DIRECTOR ::Dr. Chris Vecchione, 919.807-3911

MISSION :: To ensure that federal and state education funds contribute to the goal of all students meeting or exceeding rigorous state standards.

What is the focus of our work?
The Federal Program Monitoring and Support Division supports approximately $514,000,000 in federal funds provided to districts and schools each year. The primary role of the Division is to provide grants administration, program monitoring, data collection and reporting, and to facilitate the necessary technical assistance to ensure not only compliance, but quality programs for students. Compliance is the first step toward program quality; monitoring is the springboard to providing technical assistance.

Why do we monitor?

How can we help?

Every Student Succeeds Act.

The US Congress approved the latest reauthorization of the 1965 Elementary and Secondary Education Act in December 2015 - the Every Student Succeeds Act. This is the law that provides most of the federal programs in support of K-12 education. The December 2015 action replaces the 2002 No Child Left Behind law, and begins the rule-making process at the federal level and the planning process in North Carolina and all other states.

NOTE :: Various file formats are used on this page that may require download. If larger than 1mb, it will take longer to download. For instructions or more information, please visit our download page.


Below are links pertaining to the State of North Carolina's implementation of the Elementary and Secondary Education Act of 1965 (reauthorized as Every Student Succeeds Act of 2015).

Early Learning and the Every Student Succeeds Act in North Carolina
The Every Student Succeeds Act (ESSA), signed into law in December 2015, bolsters federal support for early learning and provides opportunity to strengthen the birth-through-third grade continuum - a critical strategy to improve third grade reading proficiency. In September 2017, North Carolina submitted its state plan (pdf, 6.5mb) to comply with the federal law. Now, North Carolina Local Education Agencies (LEAs) are preparing their district ESSA plans for the 2018-19 academic year.

As LEAs build their district ESSA plans, they will be required to engage early learning stakeholders. Stakeholders may include, but are not limited to, Head Start, Title 1, Smart Start, elementary school principals and teachers, child care administrators and teachers, Child Care Resource and Referral, Exceptional Children, McKinney Vento, NC Pre-K Committee, family engagement professionals, community college system, community organizations supporting dual language learners, health care providers, existing early childhood collaboratives (e.g., Campaign for Grade-Level Reading), higher education and others.

The North Carolina Early Childhood Foundation (NCECF) is partnering with the Office of Early Learning and the NC Head Start Collaborative Office at the Department of Public Instruction to support LEAs and early childhood community leaders in collaborating to develop the early learning components of the LEA's ESSA district plans.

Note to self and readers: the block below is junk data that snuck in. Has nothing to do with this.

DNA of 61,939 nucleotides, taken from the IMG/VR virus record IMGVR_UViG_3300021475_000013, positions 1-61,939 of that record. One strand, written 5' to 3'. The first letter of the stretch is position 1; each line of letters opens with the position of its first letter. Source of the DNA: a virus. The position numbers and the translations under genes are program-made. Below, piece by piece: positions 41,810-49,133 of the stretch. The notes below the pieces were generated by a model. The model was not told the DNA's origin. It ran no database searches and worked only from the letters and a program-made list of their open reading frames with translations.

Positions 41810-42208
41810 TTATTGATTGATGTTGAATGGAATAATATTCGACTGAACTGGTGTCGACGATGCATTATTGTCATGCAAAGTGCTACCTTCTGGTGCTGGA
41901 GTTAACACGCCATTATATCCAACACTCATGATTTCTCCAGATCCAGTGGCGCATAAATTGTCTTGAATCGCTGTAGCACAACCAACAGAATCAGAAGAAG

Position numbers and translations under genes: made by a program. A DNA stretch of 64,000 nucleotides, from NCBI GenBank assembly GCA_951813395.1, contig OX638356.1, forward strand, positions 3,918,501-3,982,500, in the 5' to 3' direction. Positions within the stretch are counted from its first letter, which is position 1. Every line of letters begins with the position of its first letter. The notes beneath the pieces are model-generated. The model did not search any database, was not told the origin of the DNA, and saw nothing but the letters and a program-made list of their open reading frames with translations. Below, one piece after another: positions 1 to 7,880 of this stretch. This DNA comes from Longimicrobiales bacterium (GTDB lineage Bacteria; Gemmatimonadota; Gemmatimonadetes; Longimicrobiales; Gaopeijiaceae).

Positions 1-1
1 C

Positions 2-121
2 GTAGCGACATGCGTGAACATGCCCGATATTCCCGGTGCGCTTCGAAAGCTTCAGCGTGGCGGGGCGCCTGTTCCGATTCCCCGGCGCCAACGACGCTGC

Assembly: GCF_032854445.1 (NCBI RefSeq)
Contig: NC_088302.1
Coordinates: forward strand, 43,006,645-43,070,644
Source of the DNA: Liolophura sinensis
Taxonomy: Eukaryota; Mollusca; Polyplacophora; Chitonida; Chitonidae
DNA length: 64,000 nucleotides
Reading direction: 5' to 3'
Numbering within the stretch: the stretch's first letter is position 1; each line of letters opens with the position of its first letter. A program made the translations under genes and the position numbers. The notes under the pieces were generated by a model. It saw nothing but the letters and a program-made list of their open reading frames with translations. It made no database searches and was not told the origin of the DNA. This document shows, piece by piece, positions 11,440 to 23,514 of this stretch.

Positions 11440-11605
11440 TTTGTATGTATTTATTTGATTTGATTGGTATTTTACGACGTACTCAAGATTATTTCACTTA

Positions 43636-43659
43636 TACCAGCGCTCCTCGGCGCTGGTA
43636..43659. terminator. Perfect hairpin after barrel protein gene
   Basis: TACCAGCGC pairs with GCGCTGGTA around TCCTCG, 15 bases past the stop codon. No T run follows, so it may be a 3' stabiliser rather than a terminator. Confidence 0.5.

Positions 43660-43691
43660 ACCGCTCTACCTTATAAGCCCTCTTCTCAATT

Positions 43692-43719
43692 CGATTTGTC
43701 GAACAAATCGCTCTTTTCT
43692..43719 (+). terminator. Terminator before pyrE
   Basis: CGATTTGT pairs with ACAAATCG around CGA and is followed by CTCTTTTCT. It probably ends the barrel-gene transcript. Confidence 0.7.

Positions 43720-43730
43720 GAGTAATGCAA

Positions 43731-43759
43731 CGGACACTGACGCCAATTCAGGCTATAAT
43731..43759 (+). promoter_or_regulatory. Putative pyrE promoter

Please visit here for additional information and/or contact:

  • Carla Garrett, Title I Preschool Consultant, Office of Early Learning, NC Department of Public Instruction
  • Karen McKnight, M.Ed., Director, NC Head Start State Collaboration Office

NEW Title I Resource
The Title I, Part A Handbook Revised 2017
Tools and Tips for Title I Directors is intended to assist Title I Directors in managing their Title I programs throughout the school year. The technical assistance documents in the Title I, Part A Handbook are intended to provide an overview of the authorizing statute and should be used in conjunction with the U.S. Department of Education (USED) policy guidance.
(pdf, 648kb | docx, 198kb)    LAST UPDATED: SEPTEMBER 21, 2017

  • NEW!! Educational Stability of Children in Foster Care under Title I, Part A (Title I) of the Elementary and Secondary Education Act of 1965 (ESEA), as amended by the Every Student Succeeds Act (ESSA), contains key protections for children in foster care that require state and local educational agencies (SEAs and LEAs) to collaborate with child welfare agencies (CWAs) to ensure the educational stability of children in foster care. These provisions, which took effect on December 10, 2016, require SEAs and LEAs to work with CWAs to ensure that children in foster care experience minimal educational disruption as the result of their foster care placement and receive the same educational opportunities as their peers.

    At the state level, staff from the Division of Social Services (DSS) at the North Carolina Department of Human and Health Services (DHHS), the North Carolina Department of Public Instruction (NCDPI), and the SERVE Center at UNCG have identified state-level POCs for both education and child welfare and collaborated to develop clear procedures to serve foster children.

    If you have any questions, please reach out to the SEA Foster Care Point of Contact at 1.800.352.6001 or by email at ncfoster@serve.org.


  • MOA - Title I and Child Nutrition
    (pdf, 257kb)   LAST UPDATED: MARCH 4, 2019